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    Veteran Upland Shoot

    Photo Essay

    Serving our country in the armed forces is a dangerous profession. During times of war, some service members pay the ultimate sacrifice. Some return with physical damage beyond repair. Others might get injured in the normal course of their service work and some even after they have left active duty.

    Brooks Army Medical Center (BAMC), the very large military hospital in San Antonio, Texas, is where many vets are sent to have their injuries tended to and/or for rehabilitation. Formal veteran organizations and an informal network of veterans help get injured veterans outside to participate in recreational pursuits these vets thought they could never do again. Activities such as these, according to one vet, are “a life-changing experience.”

    This day, it was time for some upland hunting. Scott Caudill helped arrange a European-style driven upland hunt for pheasants on the Joshua Creek Ranch in nearby Boerne, Texas, for some paraplegic veterans.

    1. To start the hunt, the veterans ride their motorized wheelchairs onto a flatbed trailer to be taken to the hunting site. This method makes transporting them easy and allows all the vets to arrive at the same time with their guns and gear.

    2. These Action Trackchairs can go over any terrain. Tabanski says they are “awesome.” These chairs provide freedom, independence and mobility. These allow paraplegics to go hunting, hiking, fishing and much more. This brand is considered an all-terrain wheelchair with tracks. (Josue Lopez pictured)

    3. Josue Lopez was an Army medic attached to an artillery unit. Lopez never hunted prior to his time in the Army. He said, “After my injury, Guerrero asked if I wanted to do some hunting.” He added, “He told me to try it. Well, I was hooked after that.”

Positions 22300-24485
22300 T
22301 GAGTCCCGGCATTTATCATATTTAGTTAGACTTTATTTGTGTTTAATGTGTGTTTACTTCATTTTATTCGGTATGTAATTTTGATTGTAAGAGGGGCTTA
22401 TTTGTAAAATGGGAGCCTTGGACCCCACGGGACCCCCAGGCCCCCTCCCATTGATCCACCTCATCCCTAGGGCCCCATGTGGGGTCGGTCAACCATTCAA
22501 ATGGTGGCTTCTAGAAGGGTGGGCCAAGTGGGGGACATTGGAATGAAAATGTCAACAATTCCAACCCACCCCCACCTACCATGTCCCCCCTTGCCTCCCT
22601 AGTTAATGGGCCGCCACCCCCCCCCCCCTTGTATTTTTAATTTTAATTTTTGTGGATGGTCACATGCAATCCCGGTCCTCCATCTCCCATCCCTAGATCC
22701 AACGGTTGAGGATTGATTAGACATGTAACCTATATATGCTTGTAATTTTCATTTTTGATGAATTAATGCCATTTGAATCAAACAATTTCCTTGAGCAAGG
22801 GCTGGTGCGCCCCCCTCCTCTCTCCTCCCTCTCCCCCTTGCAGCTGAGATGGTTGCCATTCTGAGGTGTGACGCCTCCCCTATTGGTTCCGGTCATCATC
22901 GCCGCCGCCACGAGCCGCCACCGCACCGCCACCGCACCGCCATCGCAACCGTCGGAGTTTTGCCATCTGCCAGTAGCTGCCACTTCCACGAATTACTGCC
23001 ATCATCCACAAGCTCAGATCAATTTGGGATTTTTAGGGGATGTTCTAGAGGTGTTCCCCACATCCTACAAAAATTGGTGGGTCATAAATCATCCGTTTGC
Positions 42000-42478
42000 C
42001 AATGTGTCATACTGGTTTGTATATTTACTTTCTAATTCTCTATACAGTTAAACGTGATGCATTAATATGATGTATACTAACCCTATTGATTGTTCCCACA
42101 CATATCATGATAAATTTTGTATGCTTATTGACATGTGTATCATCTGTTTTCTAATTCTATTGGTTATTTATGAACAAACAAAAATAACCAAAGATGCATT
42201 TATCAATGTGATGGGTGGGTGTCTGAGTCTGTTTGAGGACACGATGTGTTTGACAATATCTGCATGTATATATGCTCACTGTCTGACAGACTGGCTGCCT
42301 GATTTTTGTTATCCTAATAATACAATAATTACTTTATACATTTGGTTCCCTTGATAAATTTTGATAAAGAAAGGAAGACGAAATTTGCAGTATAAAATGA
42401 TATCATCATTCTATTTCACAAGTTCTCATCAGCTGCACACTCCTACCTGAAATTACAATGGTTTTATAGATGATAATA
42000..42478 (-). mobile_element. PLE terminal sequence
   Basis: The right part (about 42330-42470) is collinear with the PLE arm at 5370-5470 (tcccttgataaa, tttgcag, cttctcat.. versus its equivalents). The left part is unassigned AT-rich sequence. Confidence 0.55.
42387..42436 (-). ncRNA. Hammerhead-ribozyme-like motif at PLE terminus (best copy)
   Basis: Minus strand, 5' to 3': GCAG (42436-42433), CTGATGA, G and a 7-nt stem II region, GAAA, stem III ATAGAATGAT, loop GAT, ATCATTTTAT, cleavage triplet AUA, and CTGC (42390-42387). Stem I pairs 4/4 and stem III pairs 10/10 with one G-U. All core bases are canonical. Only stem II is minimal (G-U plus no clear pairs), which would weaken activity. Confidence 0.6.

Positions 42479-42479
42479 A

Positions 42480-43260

4. Once at the hunting site, the vets are spread out in a line facing the cliff. With the signal, the pheasant are driven from above towards the cliff. Once the pheasants spring out high into the open sky, it’s Game On!

    5. After the Army, David Bradshaw became a firefighter. An accident left him paralyzed from the chest down. He said, “I was a pretty miserable guy. I had (mentally) gone into a cave and shut everyone off.” He was invited to go hunting and agreed to go just to see that he could not do it. The positive impact was immediate. “(Shooting) gave me my life back.”

    6. David Bradshaw.

    7. Joshua Creek Ranch and its guides use several English cockers to retrieve the pheasants. Oblivious to the shooting going on and the motorized wheelchairs, the dogs scurry about looking for downed birds.

    8. David Bradshaw said, “This did so much good for me, I started volunteering. I met Alvin (Guerrero) that way. I now coordinate hunts and take guys hunting; it makes a huge difference (in the vets’ lives). A lot of these guys thought they never could do this again, especially the younger ones.”

    9. Jason Tabanski says pheasant taste the best, as doves are a lot of work for a small reward. Another joy of Tabanski’s is archery. He is on the U.S. para-archery team and is trying to qualify for the 2020 Olympics in Tokyo.


    10. At the end, it is not about how many birds were knocked down or how well they shot. Alvin Guerrero said these trips allow the disabled vet community to get out and do stuff. “All of a sudden, we have a purpose to get up in the morning.” The next question we get is, “When are we doing this again?”


    Wolfe Publishing Group